Lessons from Schroder

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Lessons from Schroder

“A politician thinks of the next election; a statesman of the next generation,” said James Clarke, an American theologian and author. By the standards of Clarke, former German Chancellor Gerhard Schroder, who attended the Jeju Forum in May, is a statesman. He was elected chancellor for the first time in 1998. In the 2002 election, he was reelected on a promise not to cut social welfare.

After a brief recession in 2001, however, Germany faced another downturn accompanied by low growth, high unemployment, sluggish domestic demand and decreased exports. Germany, which used to play the role of a driving force behind the European economy, had become “the sick man of Europe.”

The German ailment was a structural problem: a rigid labor market, government intervention, regulations on corporate activities, excessive social security programs and more than $1 trillion in unification costs.

The policies were appropriate for the ideology of the Social Democratic Party (SPD) of Germany, whose power has come from union support since the Weimar Republic. The republic itself was a regime established by the Council of the People’s Deputies, behind the SPD.

For the SPD to downsize social security programs, minimize market intervention and reform the sclerotic labor market - in West Germany or in unified Germany - was a huge gamble. Schroder, however, chose that path.

Risking a defeat in the next election for the sake of future generations, Schroder started a historic reform known as Agenda 2010, which was announced in 2003. It was made public only two years ahead of the general election. A politician would have been intimidated to do so, but Schroder, a statesman, did it.

That is the contrarian leadership of pushing forward a policy that will serve the next generation and the country’s future in the face of public protests. A contrarian takes a position or attitude contrary to the mainstream and is the opposite of a populist.

It was destined that leftists in the SPD would vehemently resist Schroder’s makeover and the labor unions threatened a general strike. Schroder himself was criticized as a traitor of socialism.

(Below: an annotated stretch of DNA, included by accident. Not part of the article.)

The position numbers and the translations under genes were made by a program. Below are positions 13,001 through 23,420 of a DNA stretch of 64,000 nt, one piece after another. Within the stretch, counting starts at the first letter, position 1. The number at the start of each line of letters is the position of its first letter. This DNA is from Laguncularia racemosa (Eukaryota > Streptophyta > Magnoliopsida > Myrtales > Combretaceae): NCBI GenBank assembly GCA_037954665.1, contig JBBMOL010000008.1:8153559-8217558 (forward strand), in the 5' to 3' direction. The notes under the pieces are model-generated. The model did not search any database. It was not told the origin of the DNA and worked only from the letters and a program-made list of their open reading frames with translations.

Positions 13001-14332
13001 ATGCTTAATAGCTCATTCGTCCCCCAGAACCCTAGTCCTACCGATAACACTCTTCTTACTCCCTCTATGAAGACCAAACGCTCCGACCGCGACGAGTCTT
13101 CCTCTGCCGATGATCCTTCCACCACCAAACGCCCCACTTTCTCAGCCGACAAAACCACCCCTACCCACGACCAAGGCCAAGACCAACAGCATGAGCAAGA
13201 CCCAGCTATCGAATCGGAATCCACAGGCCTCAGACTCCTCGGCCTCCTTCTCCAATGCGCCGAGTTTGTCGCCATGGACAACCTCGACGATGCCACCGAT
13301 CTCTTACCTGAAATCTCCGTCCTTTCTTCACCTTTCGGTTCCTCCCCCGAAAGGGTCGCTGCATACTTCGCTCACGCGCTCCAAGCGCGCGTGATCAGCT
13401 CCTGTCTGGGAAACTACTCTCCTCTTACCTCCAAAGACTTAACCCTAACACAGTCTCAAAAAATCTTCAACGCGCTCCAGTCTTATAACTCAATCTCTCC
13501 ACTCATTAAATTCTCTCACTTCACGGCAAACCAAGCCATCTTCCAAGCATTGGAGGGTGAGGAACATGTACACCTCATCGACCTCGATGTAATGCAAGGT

Hans Eichel, finance minister in the Schroder administration, took measures that would never be popular. He cut the income tax by 25 percent, reduced medical subsidies and trimmed the pension and unemployment subsidies. He also lifted the starting age of pension recipients from 65 to 67.

That was free market philosophy in line with the European Union’s Lisbon strategy. The reform’s title, Agenda 2010, also came from the year that the Lisbon Strategy would be completed.

That was the largest cut of social welfare spending in Germany since World War II. As expected, the plan faced a strong protest amounting to a rebellion within the SPD. This time, Schroder countered with a threat that he would resign without naming a successor if the party did not support the agenda.

About 500,000 protesters staged demonstrations in Koln, Berlin and Stuttgart. But labor unions could not stage strikes because the Constitution barred them from holding walkouts for political reasons.

Schroder resigned from the SPD chairman post after a vote of no confidence in the party and served only as chancellor. And he moved up the election scheduled for 2006 to 2005. The SPD, as expected, suffered a crushing defeat in the election and the Christian Democratic Union of Angela Merkel won power.

But Agenda 2010 was a great success. Unemployment decreased, exports went up and the economy recovered. Germany was no longer the “sick man of Europe.” By pushing ahead with economic and social reforms - delayed for a while since unification - Schroder opened a flower path to Merkel. Merkel owes half of her popularity to Schroder.

Germany already had a precedent for a contrarian leader. Konrad Adenauer, the first chancellor of Germany, decided to reinforce the country’s military, provoked by the 1950-53 Korean War and a recommendation by the United States.

But France and England, as well as other neighbors, protested and the German people, tired of war, also opposed the idea of rearmament. In the middle of chaos, Gustav Heinemann resigned as minister of the interior after famously saying, “God took arms out of our hands twice; we must not take hold of them a third time.”

Adenauer’s response is equally famous: “God gave us brains to think and hands to act.” Heinemann, then, changed his affiliation to the Social Democratic Party and was elected as president in 1969.

Our president and the government are stuck in the populism of Korean politics, while crude insults fly among political circles and civic groups go out to stage demonstrations whenever they have a chance. From us, Germany, which has the proud legacies of Schroder and Adenauer, deserves respect.

Unless a contrarian leader emerges in Korea and carries out a grand reform of politics, society and the economy for the next generation, the future of this country will only be gloomy.

JoongAng Ilbo, May 29, Page 35

*The author is a senior columnist of the JoongAng Ilbo.

by Kim Young-hie

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